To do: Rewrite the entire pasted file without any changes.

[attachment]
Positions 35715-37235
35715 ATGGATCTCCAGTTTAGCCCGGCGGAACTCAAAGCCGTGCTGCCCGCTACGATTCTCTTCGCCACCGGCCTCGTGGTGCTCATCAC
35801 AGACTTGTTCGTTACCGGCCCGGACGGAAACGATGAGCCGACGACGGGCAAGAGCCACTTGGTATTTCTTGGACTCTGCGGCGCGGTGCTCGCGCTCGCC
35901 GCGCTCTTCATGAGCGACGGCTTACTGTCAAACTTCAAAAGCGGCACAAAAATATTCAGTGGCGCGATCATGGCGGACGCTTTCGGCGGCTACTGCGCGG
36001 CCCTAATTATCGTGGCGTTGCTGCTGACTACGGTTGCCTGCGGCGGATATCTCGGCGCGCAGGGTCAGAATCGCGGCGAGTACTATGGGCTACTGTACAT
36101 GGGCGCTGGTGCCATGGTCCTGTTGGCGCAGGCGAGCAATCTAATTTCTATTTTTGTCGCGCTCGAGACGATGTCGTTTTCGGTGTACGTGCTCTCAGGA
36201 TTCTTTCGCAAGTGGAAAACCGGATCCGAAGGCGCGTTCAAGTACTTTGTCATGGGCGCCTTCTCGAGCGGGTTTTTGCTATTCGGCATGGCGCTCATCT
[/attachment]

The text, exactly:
Positions 35715-37235
35715 ATGGATCTCCAGTTTAGCCCGGCGGAACTCAAAGCCGTGCTGCCCGCTACGATTCTCTTCGCCACCGGCCTCGTGGTGCTCATCAC
35801 AGACTTGTTCGTTACCGGCCCGGACGGAAACGATGAGCCGACGACGGGCAAGAGCCACTTGGTATTTCTTGGACTCTGCGGCGCGGTGCTCGCGCTCGCC
35901 GCGCTCTTCATGAGCGACGGCTTACTGTCAAACTTCAAAAGCGGCACAAAAATATTCAGTGGCGCGATCATGGCGGACGCTTTCGGCGGCTACTGCGCGG
36001 CCCTAATTATCGTGGCGTTGCTGCTGACTACGGTTGCCTGCGGCGGATATCTCGGCGCGCAGGGTCAGAATCGCGGCGAGTACTATGGGCTACTGTACAT
36101 GGGCGCTGGTGCCATGGTCCTGTTGGCGCAGGCGAGCAATCTAATTTCTATTTTTGTCGCGCTCGAGACGATGTCGTTTTCGGTGTACGTGCTCTCAGGA
36201 TTCTTTCGCAAGTGGAAAACCGGATCCGAAGGCGCGTTCAAGTACTTTGTCATGGGCGCCTTCTCGAGCGGGTTTTTGCTATTCGGCATGGCGCTCATCT